Teaching Disabled Students: Emphasis On Their Abilities, Not Their Disabilities
Convener: Scott Sheidlower
Saturday, January 12, 2008, 4-5:30 p.m.
LOEWS Commonwealth A/B | Philadelphia, PA
The American Library Association [ALA], in its mission, envisions a world where its members take on “broad social responsibilities.” This is one of the basic tenants that motivate us as librarians. Part of these responsibilities, also quoting from the ALA mission, is “enhanc[ing] learning and ensur[ing] access to information to all.” This desire is one of the things that motivate the library profession to make sure that library buildings are open and accessible to the vast majority of the public. Access, however, is a tricky concept. When dealing with the disabled, what creates access for one person, such as a sign language interpreter for a deaf person who would need to watch the interpreter sign, may be useless to another person, such as a blind person who is able to hear the lesson or information being presented, but would be unable to see the interpreter signing. In the classroom or the library, the teacher or librarian is required to modify their individual teaching style to meet the specific needs of the disabled student/patron. Since, in a perfect world, the librarian would be constantly modifying his/her teaching style to meet the needs of the student’s learning style the modification needed during a library lesson with a group of disabled students or even a mixed group of disabled and non-disabled students could be very complicated.
What Are The Various Types Of Disabilities?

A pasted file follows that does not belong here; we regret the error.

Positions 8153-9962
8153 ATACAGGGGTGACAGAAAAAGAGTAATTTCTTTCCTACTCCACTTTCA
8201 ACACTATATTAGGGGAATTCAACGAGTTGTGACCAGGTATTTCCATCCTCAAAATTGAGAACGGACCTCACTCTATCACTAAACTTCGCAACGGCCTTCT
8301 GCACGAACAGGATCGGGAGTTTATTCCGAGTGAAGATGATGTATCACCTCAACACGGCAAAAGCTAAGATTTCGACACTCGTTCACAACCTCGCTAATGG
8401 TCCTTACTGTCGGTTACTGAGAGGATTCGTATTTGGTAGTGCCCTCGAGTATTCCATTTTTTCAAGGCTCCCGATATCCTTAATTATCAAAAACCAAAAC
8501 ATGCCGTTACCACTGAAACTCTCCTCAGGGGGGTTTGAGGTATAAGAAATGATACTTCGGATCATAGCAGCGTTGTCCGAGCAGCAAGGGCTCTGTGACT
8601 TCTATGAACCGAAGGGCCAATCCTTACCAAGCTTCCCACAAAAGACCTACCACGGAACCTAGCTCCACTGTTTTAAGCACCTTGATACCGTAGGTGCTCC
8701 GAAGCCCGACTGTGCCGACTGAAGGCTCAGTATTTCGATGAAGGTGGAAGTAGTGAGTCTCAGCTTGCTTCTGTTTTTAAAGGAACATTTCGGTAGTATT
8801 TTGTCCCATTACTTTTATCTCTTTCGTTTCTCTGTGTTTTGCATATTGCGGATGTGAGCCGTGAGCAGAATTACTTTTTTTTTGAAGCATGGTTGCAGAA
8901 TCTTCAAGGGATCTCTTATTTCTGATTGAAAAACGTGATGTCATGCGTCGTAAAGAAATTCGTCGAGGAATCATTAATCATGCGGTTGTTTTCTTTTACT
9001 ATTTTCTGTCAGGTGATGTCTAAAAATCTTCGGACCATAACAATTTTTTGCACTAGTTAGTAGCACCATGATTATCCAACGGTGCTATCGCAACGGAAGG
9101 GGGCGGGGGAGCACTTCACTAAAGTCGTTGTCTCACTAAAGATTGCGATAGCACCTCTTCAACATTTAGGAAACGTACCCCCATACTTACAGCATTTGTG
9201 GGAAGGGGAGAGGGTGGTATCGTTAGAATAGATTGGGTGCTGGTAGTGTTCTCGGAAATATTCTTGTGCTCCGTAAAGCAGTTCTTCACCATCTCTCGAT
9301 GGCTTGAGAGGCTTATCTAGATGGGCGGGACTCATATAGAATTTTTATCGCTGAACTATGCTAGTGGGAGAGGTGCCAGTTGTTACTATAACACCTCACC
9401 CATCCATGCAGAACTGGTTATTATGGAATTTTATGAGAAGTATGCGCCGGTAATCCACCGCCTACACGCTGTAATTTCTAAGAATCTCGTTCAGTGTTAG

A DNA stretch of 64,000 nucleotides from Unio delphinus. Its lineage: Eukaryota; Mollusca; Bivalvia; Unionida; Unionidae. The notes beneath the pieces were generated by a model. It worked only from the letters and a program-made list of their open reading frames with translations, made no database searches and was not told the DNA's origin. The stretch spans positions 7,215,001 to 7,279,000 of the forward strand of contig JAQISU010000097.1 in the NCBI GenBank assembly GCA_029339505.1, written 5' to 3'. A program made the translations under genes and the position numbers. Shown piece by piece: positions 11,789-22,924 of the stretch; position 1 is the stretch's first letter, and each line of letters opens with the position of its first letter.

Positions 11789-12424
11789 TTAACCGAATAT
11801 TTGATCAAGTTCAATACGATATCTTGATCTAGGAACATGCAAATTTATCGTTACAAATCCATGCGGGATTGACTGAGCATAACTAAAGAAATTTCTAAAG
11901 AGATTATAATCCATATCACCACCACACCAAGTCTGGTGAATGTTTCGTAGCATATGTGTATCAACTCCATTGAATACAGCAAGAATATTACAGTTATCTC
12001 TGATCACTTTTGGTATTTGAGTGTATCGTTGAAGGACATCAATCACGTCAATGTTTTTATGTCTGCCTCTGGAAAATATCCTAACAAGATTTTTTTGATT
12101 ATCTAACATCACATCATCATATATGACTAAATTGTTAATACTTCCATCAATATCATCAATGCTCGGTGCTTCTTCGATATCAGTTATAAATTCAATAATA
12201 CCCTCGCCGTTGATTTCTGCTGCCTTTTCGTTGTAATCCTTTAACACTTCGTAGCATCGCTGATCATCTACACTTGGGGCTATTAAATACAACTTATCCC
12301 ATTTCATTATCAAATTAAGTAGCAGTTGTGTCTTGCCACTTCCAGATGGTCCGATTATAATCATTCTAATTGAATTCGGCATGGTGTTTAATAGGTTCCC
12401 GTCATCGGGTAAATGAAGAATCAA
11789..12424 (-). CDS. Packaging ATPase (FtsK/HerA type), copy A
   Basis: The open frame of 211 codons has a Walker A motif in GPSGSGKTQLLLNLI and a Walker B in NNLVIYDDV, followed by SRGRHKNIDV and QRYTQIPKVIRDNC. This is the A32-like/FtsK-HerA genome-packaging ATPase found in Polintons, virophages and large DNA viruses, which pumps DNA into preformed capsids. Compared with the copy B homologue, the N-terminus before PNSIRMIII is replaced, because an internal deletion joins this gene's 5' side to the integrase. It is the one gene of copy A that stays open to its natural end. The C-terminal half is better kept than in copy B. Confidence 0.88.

There are two types of disabilities that need to be addressed:
- Visible disabilities. These consist of disabilities that you can identify visually. For example, a blind patron with a Seeing Eye dog, someone missing a limb, someone in a wheelchair, a patron with a limp.
- Invisible disabilities. These consist of disabilities that are hidden from the casual observer. For example, someone with a mental illness that appears only when they are under stress, dyslexia, clinical depression, color blindness.
What Are The Various Types Of Learning Styles?
According to Howard Gardner there are eight different learning styles, which he terms intelligences. The best teachers adapt their lessons to teach to some or all of these styles thereby helping the student remember what has been taught. These learning styles, according to Gardner, styles are:
- Linguistic Intelligence.
- Logical & Mathematical Intelligence.
- Visual & Spatial Intelligence.
- Musical Intelligence.
- Bodily & Kinesthetic Intelligence.
- Interpersonal Intelligence.
- Intrapersonal Intelligence.
- Naturalist Intelligence.
Fabio, D. (1994-2007). Howard Gardner’s multiple intelligences. In Encyclopedia of educational technology. Retrieved December 3, 2007, from < http://coe.sdsu.edu/eet/Articles/multiintell/index.htm>
Hernon, P., & Calvert, P. (Eds.). (2006). Improving the quality of library services for students with disabilities. Westport, CT: Libraries Unlimited.
Hurst, A. (1996). Reflecting on researching disability and higher education. In L. Barton (Ed.), Disability and society: Emerging issues and insights (pp. 123-46). Longman sociology series. London: Longman.
Konur, O. (2006, July). Teaching disabled students in Higher Education. Teaching in Higher Education, 11(3), 351-363. Retrieved January 3, 2007. doi:10.1080/13562510600680871
U.S. Department of Justice. (n.d.). ADA home page. Retrieved November 27, 2007, from <http://www.usdoj.gov/crt/ada/adahom1.htm>